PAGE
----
Exhibitions > As Seen: Exhibitions That Made Architecture and Design History
As Seen: Exhibitions That Made Architecture and Design History
Through August 14, 2016
Exhibitions have long played a crucial role in defining disciplinary histories, as they mark pivotal moments in time and document the environment in which new narratives or arguments unfolded. At a moment when the fields of architecture and design, spurred by a multitude of crosscultural and global conversations, are opening up to new definitions, ways of working, and design and production processes, this research highlights how an exhibition can help to both concretize and critique ongoing technological and cultural shifts. As Seen is an ongoing research project that looks at the influence of architecture and design exhibitions years after their closing.
The selection presented in As Seen focuses on 11 group exhibitions from 1956 to 2006, organized by a wide range of architecture and design professionals. Through varied approaches, these exhibitions reflected on then-current dilemmas, identified alternatives to prevailing practices, and reasserted design’s implications for everyday life. Since their debut, many of these exhibitions have grown in influence through the spread of their ideas and the rising popularity of the designers involved. As Seen features a range of materials—installation images, posters, invitation cards, catalogues, correspondence, and floor plans—that are more than residual and provide glimpses into the concepts driving the exhibitions as well as the physical spaces they once occupied. Critical discourse from the media and scholars presented alongside these materials illuminates and helps to vivify the discussions surrounding these events at the time. These presentations show how the tools of curators, graphic designers, industrial designers, architects, and others can be catalyzed toward new ends, which often resonate beyond the temporal duration of the exhibition itself, ultimately making history.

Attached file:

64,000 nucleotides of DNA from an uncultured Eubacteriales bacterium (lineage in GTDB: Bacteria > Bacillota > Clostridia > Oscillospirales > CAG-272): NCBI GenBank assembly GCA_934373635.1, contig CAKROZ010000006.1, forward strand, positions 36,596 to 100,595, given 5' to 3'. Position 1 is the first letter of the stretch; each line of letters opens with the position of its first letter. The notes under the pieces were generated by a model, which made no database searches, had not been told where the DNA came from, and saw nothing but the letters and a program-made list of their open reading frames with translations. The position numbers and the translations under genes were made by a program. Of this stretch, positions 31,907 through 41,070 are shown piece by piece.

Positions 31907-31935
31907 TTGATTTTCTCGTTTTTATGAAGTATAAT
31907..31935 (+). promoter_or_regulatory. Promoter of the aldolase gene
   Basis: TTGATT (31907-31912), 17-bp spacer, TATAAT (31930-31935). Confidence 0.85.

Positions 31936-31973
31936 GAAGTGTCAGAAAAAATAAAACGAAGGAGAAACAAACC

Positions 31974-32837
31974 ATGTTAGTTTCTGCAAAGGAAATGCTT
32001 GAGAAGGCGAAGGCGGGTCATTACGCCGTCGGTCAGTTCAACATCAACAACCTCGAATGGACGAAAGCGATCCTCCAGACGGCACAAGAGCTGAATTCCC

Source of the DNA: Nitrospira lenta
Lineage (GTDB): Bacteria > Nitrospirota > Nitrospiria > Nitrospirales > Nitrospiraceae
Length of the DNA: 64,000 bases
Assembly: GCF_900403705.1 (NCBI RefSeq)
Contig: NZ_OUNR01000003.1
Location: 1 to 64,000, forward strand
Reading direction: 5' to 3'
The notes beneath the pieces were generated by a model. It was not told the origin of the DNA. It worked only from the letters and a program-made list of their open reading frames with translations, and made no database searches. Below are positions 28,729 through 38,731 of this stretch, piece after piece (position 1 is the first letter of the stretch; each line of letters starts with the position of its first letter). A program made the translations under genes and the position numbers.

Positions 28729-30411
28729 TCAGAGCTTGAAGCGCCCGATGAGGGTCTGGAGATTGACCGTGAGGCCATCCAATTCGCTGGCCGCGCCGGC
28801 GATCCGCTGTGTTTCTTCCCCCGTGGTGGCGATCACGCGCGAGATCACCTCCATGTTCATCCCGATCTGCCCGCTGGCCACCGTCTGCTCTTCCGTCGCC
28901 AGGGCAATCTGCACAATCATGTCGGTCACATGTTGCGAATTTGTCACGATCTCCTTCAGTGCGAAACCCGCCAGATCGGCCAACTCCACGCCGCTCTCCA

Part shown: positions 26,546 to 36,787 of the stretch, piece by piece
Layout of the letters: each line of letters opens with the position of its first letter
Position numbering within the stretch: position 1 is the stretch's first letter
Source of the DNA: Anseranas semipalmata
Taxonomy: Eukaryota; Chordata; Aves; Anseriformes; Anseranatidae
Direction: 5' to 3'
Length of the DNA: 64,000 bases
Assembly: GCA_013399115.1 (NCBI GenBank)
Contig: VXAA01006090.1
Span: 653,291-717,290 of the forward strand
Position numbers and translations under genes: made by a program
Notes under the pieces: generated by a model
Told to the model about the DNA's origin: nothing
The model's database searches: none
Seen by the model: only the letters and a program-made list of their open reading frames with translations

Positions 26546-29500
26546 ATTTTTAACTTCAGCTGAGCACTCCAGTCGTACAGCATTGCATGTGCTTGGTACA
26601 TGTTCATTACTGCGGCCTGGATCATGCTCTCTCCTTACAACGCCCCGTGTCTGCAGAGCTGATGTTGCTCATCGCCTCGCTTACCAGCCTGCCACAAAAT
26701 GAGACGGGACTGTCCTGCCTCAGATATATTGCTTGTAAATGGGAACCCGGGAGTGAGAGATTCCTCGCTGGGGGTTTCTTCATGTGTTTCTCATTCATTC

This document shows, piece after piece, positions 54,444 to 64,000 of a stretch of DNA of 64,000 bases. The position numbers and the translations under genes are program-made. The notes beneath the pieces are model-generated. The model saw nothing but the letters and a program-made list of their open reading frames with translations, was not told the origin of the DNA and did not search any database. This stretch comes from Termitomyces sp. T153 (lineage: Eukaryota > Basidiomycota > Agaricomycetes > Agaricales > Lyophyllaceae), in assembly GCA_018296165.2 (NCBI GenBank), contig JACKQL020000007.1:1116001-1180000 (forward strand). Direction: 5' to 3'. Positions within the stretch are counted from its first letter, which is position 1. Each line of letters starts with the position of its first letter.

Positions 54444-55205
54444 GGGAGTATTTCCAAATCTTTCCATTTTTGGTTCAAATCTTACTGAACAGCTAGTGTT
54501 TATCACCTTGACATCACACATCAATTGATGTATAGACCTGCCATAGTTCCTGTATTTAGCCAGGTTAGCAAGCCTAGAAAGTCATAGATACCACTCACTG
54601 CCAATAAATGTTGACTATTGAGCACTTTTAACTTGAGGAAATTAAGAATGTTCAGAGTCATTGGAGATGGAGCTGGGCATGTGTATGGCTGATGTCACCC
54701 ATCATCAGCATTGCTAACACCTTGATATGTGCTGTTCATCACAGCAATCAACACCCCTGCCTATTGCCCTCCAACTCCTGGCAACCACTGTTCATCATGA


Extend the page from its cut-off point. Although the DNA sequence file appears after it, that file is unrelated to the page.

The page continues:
Initiated as part of the Istanbul Design Biennial 2014, the research has been brought to Chicago with the aim of continuing the dialogue and illustrating a cross section of creative output to be seen through new eyes. Although it presents only a small sampling of exhibitions—by no means global in scope—the hope is that this installation reignites conversations about the influence of exhibitions on the practice and perception of architecture and design.
Sponsor This exhibition was made possible by the generous support of the Architecture & Design Society.
The exhibition design is by Project Projects.
View of IBM Pavilion by Charles and Ray Eames in the 1964 New York World's Fair. Courtesy Eames Office, Library of Congress.
10 hours 47 min ago The Art Institute of Chicago #TBT 1983: The museum held an exhibition for the collection of Jalane and Richard Davidson, Chicago collectors of contemporary American realist drawings. Acknowledged at the time for collecting against prevailing art world trends, they amassed a comprehensive collection of work spanning the careers of both well-known artists—like Jack Beal, pictured here with Jalane herself and a portrait he made of her—and lesser-known Midwestern artists. The entire Davidson collection was bequeathed to the museum and saw another exhibition devoted to it in 1999.
15 hours 16 min ago The Art Institute of Chicago Who's ready to experience A Lot of Sorrow? The National aren't playing Lollapalooza this year, but festival–goers can still see the band perform their ballad “Sorrow” on repeat for six hours, in an intensely durational film by Icelandic artist Ragnar Kjartansson.
Now on view in the Modern Wing
1 day 6 hours ago The Art Institute of Chicago Support the many fine programs of the museum and discover an interesting array of home décor, jewelry, art reproductions, and more in the Museum Shop’s Gift Catalog.
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